WINNIPEG — Leadership at the Canadian Museum for Human Rights in Winnipeg is apologizing for censoring displays about LGBTQ history at the request of some school groups.
Six members of the executive team signed an apology released Friday that says the practice was contrary to everything the museum stands for.
It comes a week after the museum announced it will conduct an external review following social media posts alleging a racist and discriminatory work environment.
The museum posted images of a Justice for Black Lives rally and current and former employees began responding that it was hypocritical because of racism they faced working at the museum.
Other current and former employees also posted online how they were asked to avoid showing displays of LGBTQ history to certain school groups.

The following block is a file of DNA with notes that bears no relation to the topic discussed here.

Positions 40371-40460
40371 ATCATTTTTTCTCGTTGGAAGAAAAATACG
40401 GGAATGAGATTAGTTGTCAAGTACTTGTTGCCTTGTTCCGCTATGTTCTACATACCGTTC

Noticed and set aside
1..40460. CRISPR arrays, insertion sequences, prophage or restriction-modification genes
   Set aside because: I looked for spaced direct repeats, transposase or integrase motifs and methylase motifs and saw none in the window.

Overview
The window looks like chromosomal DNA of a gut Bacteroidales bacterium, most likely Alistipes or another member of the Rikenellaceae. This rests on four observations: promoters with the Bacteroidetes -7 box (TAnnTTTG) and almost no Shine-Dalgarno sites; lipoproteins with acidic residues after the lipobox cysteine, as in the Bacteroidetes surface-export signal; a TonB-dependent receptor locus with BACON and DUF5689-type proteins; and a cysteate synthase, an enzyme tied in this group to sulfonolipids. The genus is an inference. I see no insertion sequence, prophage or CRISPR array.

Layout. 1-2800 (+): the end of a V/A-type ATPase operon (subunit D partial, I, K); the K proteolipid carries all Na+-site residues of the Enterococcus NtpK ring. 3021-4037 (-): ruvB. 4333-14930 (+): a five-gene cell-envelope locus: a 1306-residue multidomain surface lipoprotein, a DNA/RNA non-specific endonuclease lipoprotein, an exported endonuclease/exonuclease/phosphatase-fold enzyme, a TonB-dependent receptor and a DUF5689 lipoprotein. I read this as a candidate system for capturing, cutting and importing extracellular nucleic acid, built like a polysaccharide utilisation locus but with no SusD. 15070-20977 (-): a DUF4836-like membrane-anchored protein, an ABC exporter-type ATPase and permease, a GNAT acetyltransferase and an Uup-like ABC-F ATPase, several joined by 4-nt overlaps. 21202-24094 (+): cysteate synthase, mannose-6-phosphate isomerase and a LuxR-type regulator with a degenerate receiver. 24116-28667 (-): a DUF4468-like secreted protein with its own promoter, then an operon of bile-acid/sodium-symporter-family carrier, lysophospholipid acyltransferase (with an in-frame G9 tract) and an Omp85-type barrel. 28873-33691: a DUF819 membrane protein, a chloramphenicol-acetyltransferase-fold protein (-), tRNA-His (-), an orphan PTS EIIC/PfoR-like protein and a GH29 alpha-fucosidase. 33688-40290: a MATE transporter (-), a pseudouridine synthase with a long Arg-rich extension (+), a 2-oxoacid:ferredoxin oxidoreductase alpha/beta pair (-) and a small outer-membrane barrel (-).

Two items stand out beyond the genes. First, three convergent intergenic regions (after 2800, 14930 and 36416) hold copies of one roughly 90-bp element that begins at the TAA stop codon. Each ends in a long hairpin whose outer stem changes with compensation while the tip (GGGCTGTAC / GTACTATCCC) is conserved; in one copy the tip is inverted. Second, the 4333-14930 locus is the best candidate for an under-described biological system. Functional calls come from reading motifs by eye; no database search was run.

The museum says it stopped the practice of hiding content in 2017.
"For breaking the trust that was extended to us by the LGBTQ2+ community, our visitors, our staff and volunteers, our members and donors, and for the hurt and harm this betrayal has caused, we apologize," museum president and CEO John Young said in a release along with five other executives.
"We failed in our responsibility as leaders."
The external review is to look at this issue, as well as complaints about systemic racism and discrimination, and provide recommendations.
The museum's displays describe how the LGBTQ community has a long and painful history of stories being marginalized and hidden.
"For the Museum to actively try to hide these stories and experiences which are displayed prominently in our galleries is not just a painful repetition of a pattern of oppression, it is a profound betrayal," the apology said.
This report by The Canadian Press was first published June 19, 2020
The Canadian Press